Vin Scully, the Hall of Fame broadcaster of the MLB and voice of the Los Angeles Dodgers for around seven decades, passed away on Tuesday. He was 94 years old. Read on to know what happened to him and what was the cause of his death.
Vin Scully had become synonymous with the Dodgers and he was more of an icon for the club. His popularity defeats any player, coach, or manager of the team. Fans had become addicted to starting Dodger’s games with Scully’s iconic line “It’s time for Dodger baseball!”
The baseball world is deeply saddened to hear about the passing of the legend. Fans, players, and everyone else has been paying tributes to the departed soul.
Vin Scully Dies at 94: Los Angeles Dodgers
Vin Scully, the highly celebrated announcer for the Dodgers, died at his home in Los Angeles this Tuesday. As of August 2, 2022, he was 94 years old. LA Dodgers announced the tragic news of the legendary broadcaster’s passing.
Scully had a career spanning nearly 70 years where he served as the voice of the Dodgers for 67 seasons. He also broadcasted for CBS and NBC. People called him the national sports treasure due to his smooth voice and intriguing story-telling style.
“He was the voice of the Dodgers, and so much more. He was their conscience, their laureate, capturing their beauty and chronicling their glory from Jackie Robinson to Sandy Koufax, Kirk Gibson to Clayton Kershaw,” the Dodgers mentioned in a statement.
“Vin Scully was the heartbeat of the Dodgers — and in so many ways, the heartbeat of all of Los Angeles.“
What was Vin Scully’s Cause of Death?
The official statement coming from Los Angeles Dodgers confirming Scully’s death didn’t reveal a cause immediately. He likely died a natural death as he was already 94 years old. He had been working for more than half a decade and his body just couldn’t keep up with it now.
Scully’s condition had been deteriorating in the last few years due to old age-related issues. During the later stages of his career, Scully only called the home games for Dodgers as he couldn’t travel to cast away matches.
Unfortunately, the legend isn’t with us anymore. His voice will be remembered forever by each and every Dodgers fan.
Vin Scully Had a Legendary Broadcasting Career
Vincent Edward Scully was born on November 29, 1927. He started his career as a student broadcaster and journalist at Fordham University where he majored in English. Scully began announcing for MLB’s Los Angeles Dodgers in 1950 and continued till 2016.
His legendary partnership with the club ended for whopping 67 summers. He is the longest-tenured broadcaster with a single team in professional sports history. Scully’s countless notable moments behind the mic include Sandy Koufax’s perfect game against the Chicago Cubs on September 9, 1955.
A call he gave in the ninth inning of that game has been described as pure baseball literature. “There are 29,000 people in the ballpark and a million butterflies,” said Scully.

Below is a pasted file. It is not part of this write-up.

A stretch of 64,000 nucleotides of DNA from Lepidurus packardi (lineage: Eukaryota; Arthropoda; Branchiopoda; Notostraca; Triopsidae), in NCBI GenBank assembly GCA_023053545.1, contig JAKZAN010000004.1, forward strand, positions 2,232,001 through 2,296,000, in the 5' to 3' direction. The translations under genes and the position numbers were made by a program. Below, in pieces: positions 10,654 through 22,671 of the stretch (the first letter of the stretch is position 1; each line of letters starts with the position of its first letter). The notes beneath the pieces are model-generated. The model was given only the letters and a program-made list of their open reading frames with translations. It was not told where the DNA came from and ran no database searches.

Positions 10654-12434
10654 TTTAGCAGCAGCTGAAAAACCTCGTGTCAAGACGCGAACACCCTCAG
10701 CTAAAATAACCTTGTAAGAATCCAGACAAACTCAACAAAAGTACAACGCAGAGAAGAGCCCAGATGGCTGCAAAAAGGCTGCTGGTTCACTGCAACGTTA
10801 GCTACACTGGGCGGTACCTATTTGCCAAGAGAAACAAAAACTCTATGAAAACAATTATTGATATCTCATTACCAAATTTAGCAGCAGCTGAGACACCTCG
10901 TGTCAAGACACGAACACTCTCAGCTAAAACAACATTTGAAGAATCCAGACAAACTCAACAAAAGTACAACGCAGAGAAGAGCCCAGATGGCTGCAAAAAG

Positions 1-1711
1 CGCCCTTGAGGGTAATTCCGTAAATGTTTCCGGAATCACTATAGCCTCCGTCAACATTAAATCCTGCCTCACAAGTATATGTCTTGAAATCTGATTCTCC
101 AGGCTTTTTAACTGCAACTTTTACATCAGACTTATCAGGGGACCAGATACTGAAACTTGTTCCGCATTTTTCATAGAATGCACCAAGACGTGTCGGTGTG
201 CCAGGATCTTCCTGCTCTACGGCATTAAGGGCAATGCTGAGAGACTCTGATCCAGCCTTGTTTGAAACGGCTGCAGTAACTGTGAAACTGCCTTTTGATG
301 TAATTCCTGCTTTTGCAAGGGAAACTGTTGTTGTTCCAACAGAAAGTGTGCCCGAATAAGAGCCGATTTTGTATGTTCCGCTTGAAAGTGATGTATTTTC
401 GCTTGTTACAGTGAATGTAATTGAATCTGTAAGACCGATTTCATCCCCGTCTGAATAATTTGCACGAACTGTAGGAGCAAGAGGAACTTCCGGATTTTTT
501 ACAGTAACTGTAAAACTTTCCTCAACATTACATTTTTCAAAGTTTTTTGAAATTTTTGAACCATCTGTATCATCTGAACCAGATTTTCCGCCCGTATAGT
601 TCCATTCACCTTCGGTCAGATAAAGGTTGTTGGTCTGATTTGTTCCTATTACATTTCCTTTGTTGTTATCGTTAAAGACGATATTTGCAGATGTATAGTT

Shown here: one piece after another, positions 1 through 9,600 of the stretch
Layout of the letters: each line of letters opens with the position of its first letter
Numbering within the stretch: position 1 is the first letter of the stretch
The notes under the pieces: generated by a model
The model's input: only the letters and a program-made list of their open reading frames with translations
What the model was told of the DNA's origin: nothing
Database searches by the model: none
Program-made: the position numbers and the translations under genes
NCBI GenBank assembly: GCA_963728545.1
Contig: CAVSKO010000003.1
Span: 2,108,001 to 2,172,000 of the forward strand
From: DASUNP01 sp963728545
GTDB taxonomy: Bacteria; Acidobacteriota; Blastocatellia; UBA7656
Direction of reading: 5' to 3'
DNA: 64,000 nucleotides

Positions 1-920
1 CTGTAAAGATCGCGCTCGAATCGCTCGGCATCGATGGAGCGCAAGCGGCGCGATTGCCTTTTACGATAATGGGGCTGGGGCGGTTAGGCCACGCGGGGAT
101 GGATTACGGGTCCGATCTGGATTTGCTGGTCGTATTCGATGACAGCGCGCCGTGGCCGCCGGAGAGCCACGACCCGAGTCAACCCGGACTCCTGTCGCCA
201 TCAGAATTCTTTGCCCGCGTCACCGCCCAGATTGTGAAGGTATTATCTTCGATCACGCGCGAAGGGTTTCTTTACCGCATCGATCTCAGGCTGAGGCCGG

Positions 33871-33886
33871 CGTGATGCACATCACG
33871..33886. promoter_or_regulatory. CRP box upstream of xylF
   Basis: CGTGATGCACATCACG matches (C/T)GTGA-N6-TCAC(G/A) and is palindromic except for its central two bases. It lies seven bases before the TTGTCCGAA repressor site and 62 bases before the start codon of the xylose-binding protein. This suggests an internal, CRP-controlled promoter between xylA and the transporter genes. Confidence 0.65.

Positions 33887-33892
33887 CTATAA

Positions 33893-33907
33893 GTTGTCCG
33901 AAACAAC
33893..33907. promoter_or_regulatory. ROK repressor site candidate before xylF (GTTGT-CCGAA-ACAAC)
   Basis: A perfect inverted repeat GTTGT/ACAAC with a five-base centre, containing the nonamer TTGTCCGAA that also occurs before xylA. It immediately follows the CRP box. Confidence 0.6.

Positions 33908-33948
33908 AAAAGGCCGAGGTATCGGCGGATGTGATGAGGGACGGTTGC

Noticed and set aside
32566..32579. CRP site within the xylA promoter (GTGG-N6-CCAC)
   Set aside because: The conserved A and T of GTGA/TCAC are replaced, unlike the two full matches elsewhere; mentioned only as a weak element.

Scully also worked for CBS from 1975 to 1982 calling baseball as well as NFL football and golf. From 1983 to 1989, he moved to NC and worked as the network’s lead baseball play-by-play announcer. He became more nationally known during these stints.
In a fans poll conducted by the Dodgers in 1976, Scully was voted the most memorable personality from the team’s first two decades in Los Angeles. He was elected to the broadcasters’ wing of the Baseball Hall of Fame in 1982.
Scully received an Emmy Award for lifetime achievement in sports broadcasting. During the later years of his career, he confined his game only to local games due to not being able to travel extensively. He hung up the boots in 2016 and got a Presidential Medal of Freedom by President Barack Obama a month later.
Tributes & Respect coming to Vin Scully’s Side
Ever since the unfortunate news of Scully’s passing emerged, social media is full of tributes and respect for the late broadcaster. People are remembering him for a special style of commentary and for making the games more exciting than they actually are.
“Today we mourn the loss of a legend in our game,” said MLB commissioner Rob Manfred in a statement. “Vin was an extraordinary man whose gift for broadcasting brought joy to generations of Dodger fans. In addition, his voice played a memorable role in some of the greatest moments in the history of our sport. I am proud that Vin was synonymous with Baseball because he embodied the very best of our National Pastime. As great as he was as a broadcaster, he was equally great as a person.”
“We have lost an icon,” said Dodgers President & CEO Stan Kasten. “The Dodgers’ Vin Scully was one of the greatest voices in all of sports. He was a giant of a man, not only as a broadcaster, but as a humanitarian. He loved people. He loved life. He loved baseball and the Dodgers. And he loved his family. His voice will always be heard and etched in all of our minds forever.”
These are some of the most notable tributes to the gone legend. Our prayers go out to the family, friends, and fans during the tough time. May God let Scully’s soul rest in peace.
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